AddFields

After entering the fields I want in my data set, I click “Export” and wait for the “Items have been exported…” confirmation message (there’s no hourglass icon or spinning beach ball to indicate something is being processed, so be patient; if you have a large file or a slow computer, this could take a long time).

Now that I have an exported file of tab-delimited data, I’m going to import it to an Excel spreadsheet in order to play with it. In Excel, I go to the “Data” tab and select “Get External Data” > “From Text”:

GetExternalData

Then I select the file I exported from MarcEdit and click the “Import” button:

Import External Data
Import External Data

The data is tab delimited, so I accept the default file type, “Delimited”:

TextImportStep1

Clicking “Next” lets me pick the type of delimiter, which is “Tab” in this case:

TextImportStep2

Lastly, I select all columns and identify them as “Text” format instead of the default, “General.” This ensures that Excel doesn’t strip any leading zeros, try to convert eight-digit numbers into dates, etc.

TextImportStep3

Clicking “Finish” shows the resulting data in Excel (I’ve used a fixed-width font to make it easier to see how the data in the MARC 008 lines up in columns):

Results1

Now I need to isolate the “primary language” portion of the MARC 008, the three character code near the end that shows up in the screen shot as “eng” over and over again (meaning “English” — not surprisingly, most STC publications are in English). I’ll do this using the “Text to Columns” function on the “Data” tab:

TextToColumns1

After selecting “Fixed width,” I click “Next” …

TextToColumns2

After clicking on either side of “eng” to make a column for those three characters, I click “Next”to view the results:

TextToColumns3

Now I delete the two columns I don’t need, leaving me with just the MARC 001 (the unique identifier for each record) and the three-digit language code, which I’ve titled “Language”:

Texttocolumns4

Now I’m going to insert a “pivot table” in order to count how many records there are for each language in the list (even though only “eng” shows up in the screen shots, I know there are other languages, too).

PivotTable1

In the “Create Pivot Table” box, I select the data I want to look at (columns A and B), and name a place to put the resulting table (column E):

PivotTable2

Next I check “001” and “Language” in the “Choose fields to add to report” box, and drag “001” from the “Row labels” box to the “Values” box. This automatically creates a table giving the count of how many rows there are for each language code:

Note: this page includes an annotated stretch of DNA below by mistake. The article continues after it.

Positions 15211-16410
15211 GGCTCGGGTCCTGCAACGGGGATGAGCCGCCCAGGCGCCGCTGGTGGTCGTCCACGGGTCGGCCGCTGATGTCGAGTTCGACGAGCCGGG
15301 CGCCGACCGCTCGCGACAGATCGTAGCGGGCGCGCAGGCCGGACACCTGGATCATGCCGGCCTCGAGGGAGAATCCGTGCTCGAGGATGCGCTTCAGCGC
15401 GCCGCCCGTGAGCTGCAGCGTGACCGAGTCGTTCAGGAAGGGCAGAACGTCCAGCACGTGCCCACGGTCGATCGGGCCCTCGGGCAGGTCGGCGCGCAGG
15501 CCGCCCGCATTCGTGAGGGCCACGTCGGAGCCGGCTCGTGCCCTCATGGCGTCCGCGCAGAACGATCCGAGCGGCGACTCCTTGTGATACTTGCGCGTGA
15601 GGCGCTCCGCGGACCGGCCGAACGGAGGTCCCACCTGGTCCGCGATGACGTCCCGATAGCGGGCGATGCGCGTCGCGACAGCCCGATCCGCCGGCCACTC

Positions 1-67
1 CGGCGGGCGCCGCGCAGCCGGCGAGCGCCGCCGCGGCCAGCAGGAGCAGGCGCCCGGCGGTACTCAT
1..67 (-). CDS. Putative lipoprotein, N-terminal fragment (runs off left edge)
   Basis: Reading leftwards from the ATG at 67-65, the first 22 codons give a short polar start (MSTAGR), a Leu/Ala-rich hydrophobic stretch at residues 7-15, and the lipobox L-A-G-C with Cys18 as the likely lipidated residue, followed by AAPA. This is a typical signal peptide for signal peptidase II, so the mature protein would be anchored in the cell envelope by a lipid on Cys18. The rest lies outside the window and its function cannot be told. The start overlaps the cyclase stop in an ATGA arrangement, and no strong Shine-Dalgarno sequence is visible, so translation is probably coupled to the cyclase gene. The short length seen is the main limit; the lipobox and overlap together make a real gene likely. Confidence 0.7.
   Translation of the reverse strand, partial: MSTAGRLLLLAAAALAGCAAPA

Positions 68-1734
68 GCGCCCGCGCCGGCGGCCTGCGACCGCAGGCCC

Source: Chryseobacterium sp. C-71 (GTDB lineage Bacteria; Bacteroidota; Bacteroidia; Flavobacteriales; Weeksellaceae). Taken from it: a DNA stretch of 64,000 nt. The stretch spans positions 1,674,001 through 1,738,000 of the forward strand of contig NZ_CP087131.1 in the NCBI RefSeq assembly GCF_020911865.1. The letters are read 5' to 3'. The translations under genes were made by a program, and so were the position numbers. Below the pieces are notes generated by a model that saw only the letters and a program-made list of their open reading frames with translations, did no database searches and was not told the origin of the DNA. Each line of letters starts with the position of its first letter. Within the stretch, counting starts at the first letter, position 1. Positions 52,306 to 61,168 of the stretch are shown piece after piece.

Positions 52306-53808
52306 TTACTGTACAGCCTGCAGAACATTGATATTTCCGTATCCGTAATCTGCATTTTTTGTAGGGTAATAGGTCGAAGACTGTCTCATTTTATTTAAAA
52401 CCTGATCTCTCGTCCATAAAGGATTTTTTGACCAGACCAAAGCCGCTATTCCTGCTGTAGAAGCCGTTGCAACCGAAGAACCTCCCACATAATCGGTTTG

PivotTable3

Some language codes are easy to figure out: “eng” is English, “lat” is Latin, etc. Others are trickier: “roa” is Romance: Other (in this case, almost always Law French). The full list of MARC language codes can be found on the Library of Congress website.

Here’s how the languages of pre-1604 titles in the Folger’s STC collection break down:

Dutch 5
English 4667
English, Old (ca. 450-1100) 1
French 10
Greek, Ancient (to 1453) 2
Greek, Modern (1453-) 10
Italian 24
Latin 496
Multiple languages 2
Romance (other) 177
Scots 4
Spanish 6
Welsh 1

This is a relatively small sample set, but you get the idea. Needless to say, there’s plenty more you could look at, but trying to show that with screen shots in a blog post would be madness.

  1. MarcEdit is optimized to work with Windows, but it is also available for Linux and Mac operating systems (though the Mac version is still under development, and does not contain the full tool set yet).
  2. I could also export the MARC Bibliographic 041: Language code data element, one or more three-letter codes used when the primary language isn’t the only language associated with the material, but I want to keep this example simple.

One Comment


  • Fascinating, Erin. What strikes me is that although we have five pre-1604 STC’s in Dutch, there are none in German.


Leave a Reply

  • (will not be published)